Private John Roscoe Lilly

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NAME:
John Roscoe Lilly
NICKNAME: SERVICE NUMBER:
334442
HOME OF RECORD:
Knoxville, TN
NEXT OF KIN:
Father, Mr. Roscoe Lilly
DATE OF BIRTH:
September 19, 1920
ENLISTED:
December, 1941
DATE OF DEATH:
September 25, 1942
(September 17, 1942)
CAMPAIGN UNIT MOS RATE FATE
Guadalcanal B/1/1 Private KIA
CAUSE OF DEATH:
Unknown
INDIVIDUAL DECORATIONS:
Purple Heart
LAST KNOWN RANK:
Private
STATUS OF REMAINS:
Presumed buried in the field
MEMORIAL:
Woodlawn Cemetery, Knoxville, TN
Manila American Cemetery and Memorial, Philippines.

Birth and Early Life:
John Lilly was born on September 19, 1920. He grew up in Knoxville, Tennessee with his parents, Roscoe and Christine Lilly, and attended Knoxville High School.

Enlistment and Boot Camp:
Lilly joined the Marine Corps a few days after the attack on Pearl Harbor; he trained with the 3rd Recruit Battalion at Parris Island before being assigned to Company B, First Battalion, 1st Marines.

Wartime Service:
Private Lilly settled in with B/1/1; he may have made friends with one of his platoon mates, Private Mickey Boschert, a fellow Tennessee native who enlisted on the same day. Company B traveled from its marshaling grounds at New River, North Carolina to New Zealand, where they were informed that they would be off to invade Japanese territory in a matter of days. From August 7 to September 16, 1942, Lilly was on the front lines of the battle of Guadalcanal, performing any task from setting up and holding defensive positions to making aggressive combat patrols and even some heavy fighting along the Ilu River.

Date Of Loss:
Lilly’s platoon was in the lead of a patrol by their parent battalion, 1/1, on the morning of September 17, 1942. They were on the trail of Japanese troops who had recently been defeated in the famous battle of Bloody Ridge, and found them – or, more accurately, were found by them – around 1330 hours that day. The lead platoon ran directly into an ambush, and was completely cut off. After two and a half hours of fighting, the rest of the Marines disengaged, leaving the trapped men to their fate.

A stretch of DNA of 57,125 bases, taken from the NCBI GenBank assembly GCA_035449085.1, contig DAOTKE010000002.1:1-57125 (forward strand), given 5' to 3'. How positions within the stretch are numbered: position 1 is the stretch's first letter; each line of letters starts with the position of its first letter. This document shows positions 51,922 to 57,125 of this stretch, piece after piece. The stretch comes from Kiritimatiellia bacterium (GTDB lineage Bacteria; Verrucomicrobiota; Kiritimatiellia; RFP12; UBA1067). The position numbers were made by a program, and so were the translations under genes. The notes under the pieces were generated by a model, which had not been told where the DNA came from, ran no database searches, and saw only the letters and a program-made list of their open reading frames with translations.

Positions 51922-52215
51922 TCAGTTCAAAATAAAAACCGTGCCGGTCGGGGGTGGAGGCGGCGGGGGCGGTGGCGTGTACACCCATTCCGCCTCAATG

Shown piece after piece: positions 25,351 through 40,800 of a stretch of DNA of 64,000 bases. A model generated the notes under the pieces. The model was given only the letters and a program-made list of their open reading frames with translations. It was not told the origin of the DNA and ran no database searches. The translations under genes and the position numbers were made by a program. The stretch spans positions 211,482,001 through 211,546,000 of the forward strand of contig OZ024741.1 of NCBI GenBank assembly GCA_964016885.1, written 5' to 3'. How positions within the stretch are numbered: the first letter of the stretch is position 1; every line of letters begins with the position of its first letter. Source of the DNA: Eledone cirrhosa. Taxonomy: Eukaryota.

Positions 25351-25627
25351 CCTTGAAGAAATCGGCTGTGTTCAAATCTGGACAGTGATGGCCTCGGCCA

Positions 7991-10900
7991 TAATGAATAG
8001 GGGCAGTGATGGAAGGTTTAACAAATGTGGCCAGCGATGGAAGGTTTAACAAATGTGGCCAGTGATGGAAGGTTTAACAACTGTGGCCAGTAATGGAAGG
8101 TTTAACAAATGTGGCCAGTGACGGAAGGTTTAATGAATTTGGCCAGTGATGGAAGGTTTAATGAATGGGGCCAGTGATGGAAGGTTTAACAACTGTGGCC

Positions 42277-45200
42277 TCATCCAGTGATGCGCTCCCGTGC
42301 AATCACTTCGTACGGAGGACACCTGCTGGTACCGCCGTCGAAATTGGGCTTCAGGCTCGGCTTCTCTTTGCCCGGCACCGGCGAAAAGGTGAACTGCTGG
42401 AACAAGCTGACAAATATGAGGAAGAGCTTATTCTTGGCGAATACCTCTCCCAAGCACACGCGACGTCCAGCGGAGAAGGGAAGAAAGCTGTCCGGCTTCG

Eighteen Marines were lost in the Japanese trap. Their remains were not discovered until September 25, which was officially declared their date of death. Nine of these men – including John Lilly – are still listed as missing in action, their ultimate fates unknown. (1)

For more details about this patrol, see Platoon Sergeant Leon W. McStine.

Next Of Kin:
Father, Mr. Roscoe Lilly

Status Of Remains:
Unknown

Memorial:
Manila American Cemetery and Memorial, Philippines.
Woodlawn Cemetery, Knoxville, TN.
The John Lilly Detachment of the Marine Corps League, based in eastern TN.
_____
NOTES:
(1) No survivors were located by this follow-up patrol, led by Major Marion Fawcett. Although the Marines were likely all killed on the day they were trapped, they were officially declared dead as of September 25.

Why nine remain “missing” is unknown. Some at least were identified when buried, others may have been impossible to identify. Precise details are not known at this time, but it seems likely that the passage of time made some of the graves impossible to locate (a not uncommon occurrence on Guadalcanal). It seems likely that Private Lilly is still in a “temporary” grave.

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